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History of "John Brown's Body"


Song Sheet
"John Brown's Body"
   Excerpt (WAV Audio)   [472K -- 43 seconds]
   Full Version (WAV Audio)   [1.4MB -- 2min 7sec]



During a visit to Washington in the autumn of 1861, poet Julia Ward Howe attended a public parade and review of Union troops. On her way back to Willard's Hotel she found her carriage delayed by marching regiments. To spend some time, she and her cohorts in the carriage sang a few of the war songs so popular those days, among them, "John Brown's Body," which contained the provocative words, "John Brown's body lies-a-mouldering in the ground.... His soul is marching on."

Howe would have assumed that the John Brown of the song was the famous abolitionist. But the song belonged to a young Scotsman in the Massachusetts Volunteer Militia who shared Brown's name.

The Scotsman was well aware of John Brown the abolitionist. Having the same name made him a prime target for many good-natured jokes. As the soldiers marched, they would hammer out, in folk-song fashion, the tune that Julia Ward Howe would later hear. Lines like "His Soul's Marching On" were meant to tease the Scotsman. But as the catchy verse traveled to other units, it was known only as a song about the John Brown who was captured at Harpers Ferry. New verses were constantly added:

    Old John Brown's body is a-mouldering in the dust,
    Old John Brown's rifleís red with blood-spots turned to rust,
    Old John Brown's pike has made its last, unflinching thrust,
    His soul is marching on!


The morning after hearing the song, Julia Ward Howe wrote her own words to the tune. Soon after, it was published in the "Atlantic Monthly" as "The Battle Hymn of the Republic."

John Brown the Scotsman would not live to hear this version. He died early in the war, drowned in the Shenandoah River at Front Royal, Virginia.




Here are two more versions of "John Brown's Body"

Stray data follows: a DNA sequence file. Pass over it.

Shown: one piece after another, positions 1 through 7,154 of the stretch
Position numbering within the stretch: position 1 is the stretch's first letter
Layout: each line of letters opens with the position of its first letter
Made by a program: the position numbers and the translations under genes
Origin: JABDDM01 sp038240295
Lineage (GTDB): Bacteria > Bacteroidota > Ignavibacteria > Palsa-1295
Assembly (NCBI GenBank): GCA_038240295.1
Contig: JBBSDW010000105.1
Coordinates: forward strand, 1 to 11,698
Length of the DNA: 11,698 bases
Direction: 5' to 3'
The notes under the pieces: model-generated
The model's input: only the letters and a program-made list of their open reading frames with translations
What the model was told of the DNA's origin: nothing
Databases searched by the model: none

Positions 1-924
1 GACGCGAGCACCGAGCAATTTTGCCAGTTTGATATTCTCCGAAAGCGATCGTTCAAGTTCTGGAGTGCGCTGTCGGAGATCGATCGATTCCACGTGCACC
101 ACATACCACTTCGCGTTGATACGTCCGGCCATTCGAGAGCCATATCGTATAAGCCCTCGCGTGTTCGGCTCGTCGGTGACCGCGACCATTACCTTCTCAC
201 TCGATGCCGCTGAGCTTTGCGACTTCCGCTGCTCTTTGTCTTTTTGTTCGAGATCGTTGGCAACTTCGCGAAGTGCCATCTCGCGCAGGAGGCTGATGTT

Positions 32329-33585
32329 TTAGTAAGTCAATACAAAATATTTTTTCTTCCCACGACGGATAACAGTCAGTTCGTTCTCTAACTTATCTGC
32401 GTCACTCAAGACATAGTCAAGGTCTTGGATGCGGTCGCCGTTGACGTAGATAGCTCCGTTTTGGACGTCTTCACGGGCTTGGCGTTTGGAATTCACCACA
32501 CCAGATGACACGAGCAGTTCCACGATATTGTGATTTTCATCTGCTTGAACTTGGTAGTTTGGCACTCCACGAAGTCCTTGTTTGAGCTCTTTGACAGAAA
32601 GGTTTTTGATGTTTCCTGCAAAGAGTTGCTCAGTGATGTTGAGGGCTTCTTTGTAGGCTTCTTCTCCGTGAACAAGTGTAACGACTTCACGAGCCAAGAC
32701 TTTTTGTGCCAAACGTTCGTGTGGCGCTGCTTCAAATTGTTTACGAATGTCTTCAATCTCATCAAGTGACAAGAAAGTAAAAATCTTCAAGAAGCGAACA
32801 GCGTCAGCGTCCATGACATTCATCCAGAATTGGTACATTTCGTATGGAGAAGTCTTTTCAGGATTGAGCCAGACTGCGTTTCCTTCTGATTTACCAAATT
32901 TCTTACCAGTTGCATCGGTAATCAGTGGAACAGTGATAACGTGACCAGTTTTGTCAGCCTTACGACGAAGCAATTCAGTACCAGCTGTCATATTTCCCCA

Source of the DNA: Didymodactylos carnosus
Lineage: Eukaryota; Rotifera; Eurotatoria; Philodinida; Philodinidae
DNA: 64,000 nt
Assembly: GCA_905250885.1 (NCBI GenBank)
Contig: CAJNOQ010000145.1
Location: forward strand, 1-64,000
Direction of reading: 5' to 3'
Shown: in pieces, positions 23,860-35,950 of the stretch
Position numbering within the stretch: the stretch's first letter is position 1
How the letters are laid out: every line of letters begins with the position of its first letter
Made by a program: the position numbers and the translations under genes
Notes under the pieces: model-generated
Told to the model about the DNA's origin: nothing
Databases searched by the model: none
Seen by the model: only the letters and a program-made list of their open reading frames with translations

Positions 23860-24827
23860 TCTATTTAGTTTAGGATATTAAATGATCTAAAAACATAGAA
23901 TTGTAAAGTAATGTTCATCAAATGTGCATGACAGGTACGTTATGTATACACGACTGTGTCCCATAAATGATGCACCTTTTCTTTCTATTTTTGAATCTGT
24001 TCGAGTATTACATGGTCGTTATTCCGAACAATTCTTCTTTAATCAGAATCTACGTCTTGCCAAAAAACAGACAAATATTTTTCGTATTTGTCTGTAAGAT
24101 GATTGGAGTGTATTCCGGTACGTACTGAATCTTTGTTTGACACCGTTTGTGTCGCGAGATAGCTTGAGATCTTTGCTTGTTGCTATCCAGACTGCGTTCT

Old John Brown's body lies a-mouldering in the grave,
    While weep the sons of bondage whom he ventured all to save;
    But though he lost his life in struggling for the slave,
    His truth is marching on.

    Chorus:
    Glory, Glory, Hallelujah!
    His truth is marching on!

    John Brown was a hero, undaunted, true and brave;
    Kansas knew his valor when he fought her rights to save;
    And now though the grass grows green above his grave,
    His truth is marching on.
    Chorus

    He captured Harpers Ferry with his nineteen men so few,
    And he frightened "Old Virginny" till she trembled through and through,
    They hung him for a traitor, themselves a traitor crew,
    But his truth is marching on.
    Chorus

    John Brown was John the Baptist for the Christ we are to see,
    Christ who of the bondsman shall the Liberator be;
    And soon throughout the sunny South the slaves shall all be free.
    For his truth is marching on.
    Chorus

    The conflict that he heralded, he looks from heaven to view,
    On the army of the Union with its flag, red, white, and blue,
    And heaven shall ring with anthems o'er the deeds they mean to do,
    For his truth is marching on.
    Chorus

    Oh, soldiers of freedom, then strike while strike you may
    The deathblow of oppression in a better time and way;
    For the dawn of old John Brown was brightened into day,
    And his truth is marching on.
    Chorus


    John Brown's body lies a-mouldering in the grave,
    John Brown's body lies a-mouldering in the grave,
    John Brown's body lies a-mouldering in the grave,
    But his soul goes marching on.

    Chorus:
    Glory, Glory, Hallelujah!
    Glory, Glory, Hallelujah!
    Glory, Glory, Hallelujah!
    His soul goes marching on.

    He's gone to be a soldier in the Army of the Lord
    He's gone to be a soldier in the Army of the Lord
    He's gone to be a soldier in the Army of the Lord
    His soul goes marching on.
    Chorus

    John Brown's knapsack is strapped upon his back
    John Brown's knapsack is strapped upon his back
    John Brown's knapsack is strapped upon his back
    His soul goes marching on.
    Chorus

    John Brown died that the slaves might be free
    John Brown died that the slaves might be free
    John Brown died that the slaves might be free
    But his soul goes marching on.
    Chorus

    The stars above in Heaven now are looking kindly down
    The stars above in Heaven now are looking kindly down
    The stars above in Heaven now are looking kindly down
    On the grave of old John Brown.
    Chorus


Sources

"Story of John Brown's Song," an article writen by Edwin Cotter, published in Lake Placid News.
"John Brown, The Thundering Voice of Jehovah," by Stan Cohen
"John Brown's Body" by Benet; Quoted in "His Soul Goes Marching On" by Paul Finkelman


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